CARROLLTON, Texas — A Texas man accused of raping a 16-year-old girl used social media to lure her to a meeting, abduct her from her school and drive her to a river, where he killed her to keep her from testifying against him, police and a family spokeswoman said.
The man insisted in a jailhouse interview Monday that he only wanted to talk to the teen and prove his innocence but said he was overcome by "demons" once they were face-to-face.
Franklin B. Davis, 30, of the Dallas suburb of Irving, was charged with capital murder Sunday in the death of Shania Gray. Gray was last seen alive Thursday afternoon at Hebron High School in nearby Carrollton. Her body was found Saturday in a secluded area near the Trinity River.
Carrollton police say Davis confessed to arranging a meeting with Gray under false pretenses, driving her to a trail near the river and shooting her twice with a .38-caliber pistol. According to an arrest affidavit, Gray fell into the river and called Davis by his nickname: "Why, Wish?"
Davis told police he then stepped on her neck until she stopped breathing, the affidavit said.
Carrollton police spokesman Jon Stovall said in an email that police believe Davis killed Gray because she was about to testify against him.
A spokeswoman for Gray's family, Sherry Ramsey, told The Dallas Morning News that Gray met Davis when she babysat his two children. Ramsey said that later, after the teen declined many requests to babysit, Gray told her grandmother that Davis had raped her.
The crime was reported to Mesquite police, and Davis was charged with four counts of sexual assault of a child. The trial was scheduled to start next month.
Ramsey said Davis had warned Gray he would kill her if she told anyone about the assault.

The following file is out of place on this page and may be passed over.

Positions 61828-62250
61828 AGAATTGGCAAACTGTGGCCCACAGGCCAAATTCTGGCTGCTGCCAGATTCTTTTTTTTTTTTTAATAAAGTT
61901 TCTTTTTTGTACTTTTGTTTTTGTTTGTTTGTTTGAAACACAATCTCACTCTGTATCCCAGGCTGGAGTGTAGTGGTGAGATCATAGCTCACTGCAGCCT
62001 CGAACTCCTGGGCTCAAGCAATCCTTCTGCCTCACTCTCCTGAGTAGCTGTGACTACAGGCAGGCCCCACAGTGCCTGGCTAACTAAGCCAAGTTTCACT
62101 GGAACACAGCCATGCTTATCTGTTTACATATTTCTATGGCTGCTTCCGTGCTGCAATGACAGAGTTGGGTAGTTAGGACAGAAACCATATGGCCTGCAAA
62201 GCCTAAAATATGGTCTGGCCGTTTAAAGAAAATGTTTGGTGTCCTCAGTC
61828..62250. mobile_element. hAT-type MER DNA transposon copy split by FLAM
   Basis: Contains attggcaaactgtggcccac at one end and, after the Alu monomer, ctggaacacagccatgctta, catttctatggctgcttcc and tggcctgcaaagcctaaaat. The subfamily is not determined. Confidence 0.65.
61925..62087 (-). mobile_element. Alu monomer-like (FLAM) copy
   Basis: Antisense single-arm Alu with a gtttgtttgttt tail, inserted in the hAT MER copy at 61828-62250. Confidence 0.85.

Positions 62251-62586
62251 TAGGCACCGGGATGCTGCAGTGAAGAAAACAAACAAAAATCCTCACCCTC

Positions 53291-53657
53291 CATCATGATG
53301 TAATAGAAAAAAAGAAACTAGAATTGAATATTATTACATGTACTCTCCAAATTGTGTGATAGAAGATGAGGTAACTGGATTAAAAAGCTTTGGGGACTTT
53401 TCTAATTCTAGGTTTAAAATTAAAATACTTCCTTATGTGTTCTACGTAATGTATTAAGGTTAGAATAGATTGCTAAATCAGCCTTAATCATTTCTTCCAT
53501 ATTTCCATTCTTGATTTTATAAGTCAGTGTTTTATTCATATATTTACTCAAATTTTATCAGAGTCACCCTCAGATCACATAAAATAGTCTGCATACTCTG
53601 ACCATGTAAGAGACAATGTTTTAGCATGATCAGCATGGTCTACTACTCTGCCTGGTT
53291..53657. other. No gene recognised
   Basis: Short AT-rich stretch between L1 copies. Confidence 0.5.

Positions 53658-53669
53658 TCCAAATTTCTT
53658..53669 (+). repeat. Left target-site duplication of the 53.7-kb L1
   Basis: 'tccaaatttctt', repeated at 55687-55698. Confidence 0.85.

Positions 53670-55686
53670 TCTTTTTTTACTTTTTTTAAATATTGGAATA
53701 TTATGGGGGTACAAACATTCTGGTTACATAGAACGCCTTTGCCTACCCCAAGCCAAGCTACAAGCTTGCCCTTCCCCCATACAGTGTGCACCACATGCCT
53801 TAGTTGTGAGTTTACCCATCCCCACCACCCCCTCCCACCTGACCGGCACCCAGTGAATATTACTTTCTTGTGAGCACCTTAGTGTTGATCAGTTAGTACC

According to an arrest warrant, Davis contacted Gray through social media and pretended to be someone else in an attempt to get information about the sexual assault case. Davis then used a pre-paid cellphone to set up a meeting with Gray at her high school on Thursday.
Davis told WFAA-TV in a jailhouse interview that he tracked Gray down because he wanted to prove his innocence in the sexual assault case.
"I needed to get some kind of evidence, some kind of proof myself to show I did not have sex with her and that she's lying," Davis told the television station. He said he didn't intend to harm Gray but was overcome in the moment.
"I was fighting demons," Davis told the station. "It was like a different person was in me. It wasn't me."
Davis told authorities that Gray was surprised to see him but got into his car when he told her he wanted to talk to her about the sexual assault case. He said he then drove her to the remote area.
Stovall said police believe Gray was killed within an hour after she was picked up.
Karen Permetti, spokeswoman for the Lewisville Independent School District, told The Associated Press that Gray had enrolled at Hebron High School on Wednesday and attended school for two days. She was a junior.
Permetti said district officials weren't aware of any threats against Gray and heard about her upcoming testimony only after her parents filed a police report Friday.
Davis was being held in the Dallas County Jail on $2 million bail. Attorneys listed for him did not return messages left Monday by The Associated Press.
Hundreds of friends and well-wishers joined Gray's parents at a candlelight vigil Monday night outside Horn High School in Mesquite, where she previously attended.
KTVT-TV of Dallas and Fort Worth reported that one student was taken to a hospital after her friends said she was crying so hard that she had a seizure.
"This hurts me to my soul," close friend Janell Brown told the station. "This is the most tragic thing I've felt in my young age."
"Focusing on a man like that, or the likes of a man like that, is not how we want to remember her," Shelby Holland, Gray's junior varsity basketball coach at Horn, told KDFW-TV of Dallas and Fort Worth. "We want to spend our time talking about the hugs she was constantly giving out, the wonderful life she held for us while she was here. To see the kind of kid she was and that untapped potential for the kind of woman she would become – it's just sad to sit here and think, `We'll never know what kind of great young woman she'd become.'"
Stengle reported from Dallas.
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